Paris, France (CNN) -- Thousands of workers across France staged a one-day strike Tuesday to protest government plans to raise the retirement age.
More than 200 demonstrations were planned throughout the country Tuesday to coincide with the walkout.
Workers from both the public and private sectors were on strike, including those in transportation, education, justice, hospitals, media, and banking.
The strike, planned since June, is a reaction to government pension reforms aimed at raising the age of retirement to 62. The maximum retirement age is currently at 60, though some people in hardship posts may retire earlier, depending on the job.
More than a dozen unions and federations called for workers to strike Tuesday, though not everyone walked off the job. The Ministry of Education, for example, said only 30 percent of their sector is affected.
The strike also led to a reduction in train services.
President Nicolas Sarkozy's planned reforms have angered many in France.
Among them is postal worker Isabelle Alouges, who has delivered the mail for 30 years. She had been planning to retire next year when she turns 55, but if the reforms become law, she may have to work until age 60 or beyond in order to earn a full pension.
An official from her union, PTT Sud, says postal workers feel betrayed because they are being made to pay by working longer when the government could fix France's ballooning pension plan deficits by imposing more taxes on the rich.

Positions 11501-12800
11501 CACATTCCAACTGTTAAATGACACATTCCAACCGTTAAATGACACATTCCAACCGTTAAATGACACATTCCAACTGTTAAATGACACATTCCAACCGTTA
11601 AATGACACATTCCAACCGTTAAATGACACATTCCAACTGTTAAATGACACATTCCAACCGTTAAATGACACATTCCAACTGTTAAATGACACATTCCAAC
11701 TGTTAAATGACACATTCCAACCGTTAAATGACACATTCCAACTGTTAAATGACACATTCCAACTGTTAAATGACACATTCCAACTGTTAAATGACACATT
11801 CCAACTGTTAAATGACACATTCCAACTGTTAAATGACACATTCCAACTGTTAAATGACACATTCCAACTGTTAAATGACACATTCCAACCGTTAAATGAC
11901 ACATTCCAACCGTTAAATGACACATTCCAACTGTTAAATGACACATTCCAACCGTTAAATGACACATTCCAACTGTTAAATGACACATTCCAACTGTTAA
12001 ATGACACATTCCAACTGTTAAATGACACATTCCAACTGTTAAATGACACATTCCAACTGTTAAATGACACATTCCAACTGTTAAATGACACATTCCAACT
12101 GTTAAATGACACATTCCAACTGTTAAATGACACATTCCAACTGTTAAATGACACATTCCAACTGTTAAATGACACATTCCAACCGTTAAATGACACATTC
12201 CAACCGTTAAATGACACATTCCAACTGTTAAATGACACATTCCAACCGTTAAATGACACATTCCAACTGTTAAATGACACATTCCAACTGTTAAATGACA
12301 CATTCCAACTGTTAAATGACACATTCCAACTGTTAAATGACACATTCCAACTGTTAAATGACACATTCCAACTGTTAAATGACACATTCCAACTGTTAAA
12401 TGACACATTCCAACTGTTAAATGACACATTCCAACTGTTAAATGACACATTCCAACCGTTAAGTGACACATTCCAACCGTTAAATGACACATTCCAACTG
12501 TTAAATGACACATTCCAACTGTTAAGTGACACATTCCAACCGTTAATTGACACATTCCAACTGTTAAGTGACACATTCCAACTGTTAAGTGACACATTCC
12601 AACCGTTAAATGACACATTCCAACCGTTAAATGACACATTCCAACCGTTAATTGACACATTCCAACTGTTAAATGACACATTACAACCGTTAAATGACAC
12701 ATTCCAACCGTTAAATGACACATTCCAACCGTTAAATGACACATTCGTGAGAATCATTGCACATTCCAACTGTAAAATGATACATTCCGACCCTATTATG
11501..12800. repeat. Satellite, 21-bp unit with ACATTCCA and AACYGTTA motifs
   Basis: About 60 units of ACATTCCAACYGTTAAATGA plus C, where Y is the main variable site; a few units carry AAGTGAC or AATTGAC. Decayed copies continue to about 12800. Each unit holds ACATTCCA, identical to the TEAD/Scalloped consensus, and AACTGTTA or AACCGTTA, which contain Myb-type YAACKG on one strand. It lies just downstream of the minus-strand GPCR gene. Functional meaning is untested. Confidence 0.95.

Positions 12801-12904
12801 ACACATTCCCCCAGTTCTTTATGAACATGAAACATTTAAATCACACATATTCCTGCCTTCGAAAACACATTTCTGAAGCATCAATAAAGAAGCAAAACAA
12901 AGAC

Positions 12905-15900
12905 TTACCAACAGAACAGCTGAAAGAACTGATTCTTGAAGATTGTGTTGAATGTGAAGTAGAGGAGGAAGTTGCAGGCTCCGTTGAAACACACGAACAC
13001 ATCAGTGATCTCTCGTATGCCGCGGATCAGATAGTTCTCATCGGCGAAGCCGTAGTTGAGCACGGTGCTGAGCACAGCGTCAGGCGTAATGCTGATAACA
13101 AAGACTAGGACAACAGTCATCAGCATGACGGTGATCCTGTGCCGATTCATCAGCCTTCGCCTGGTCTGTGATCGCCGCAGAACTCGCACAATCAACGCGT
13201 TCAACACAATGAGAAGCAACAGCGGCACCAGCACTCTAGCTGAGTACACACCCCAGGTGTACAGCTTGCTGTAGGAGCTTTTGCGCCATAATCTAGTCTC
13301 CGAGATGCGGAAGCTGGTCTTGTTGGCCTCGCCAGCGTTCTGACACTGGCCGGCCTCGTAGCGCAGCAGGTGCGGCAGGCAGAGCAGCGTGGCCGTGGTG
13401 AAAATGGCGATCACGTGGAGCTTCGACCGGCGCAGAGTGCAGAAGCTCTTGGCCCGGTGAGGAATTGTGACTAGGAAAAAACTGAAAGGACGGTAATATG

"My feeling is one of unfairness because there is a bad sharing of national wealth," Nicko Galapides told CNN. "That's the thing -- unfairness."
Pension reform is likely to be a defining moment in Sarkozy's presidency. There have already been repeated national strikes and demonstrations over the reforms and it has unified the opposition like no other previous issue.
One of Sarkozy's top aides said over the weekend that while there is some flexibility on the details, the fundamentals of pension reform must be enacted, since increasing life expectancy increases the financial burden on the pension system.
Complicating things for the government are Sarkozy's poor approval ratings, which over the summer hit the lowest point of his presidency.
"There is a kind of antipathy against Nicolas Sarkozy at the moment," said Guillaume Petit, of the polling agency TNS Sofres. "His approval rating is very low. We have just 30 percent of French opinon trusting him as a president. This is very low for a president."
Last month, polling agencies sent another political wakeup call when polls for the first time indicated that several French politicians could beat Sarkozy if he runs for re-election in 2012.
CNN's Niki Cook and Jim Bittermann contributed to this report.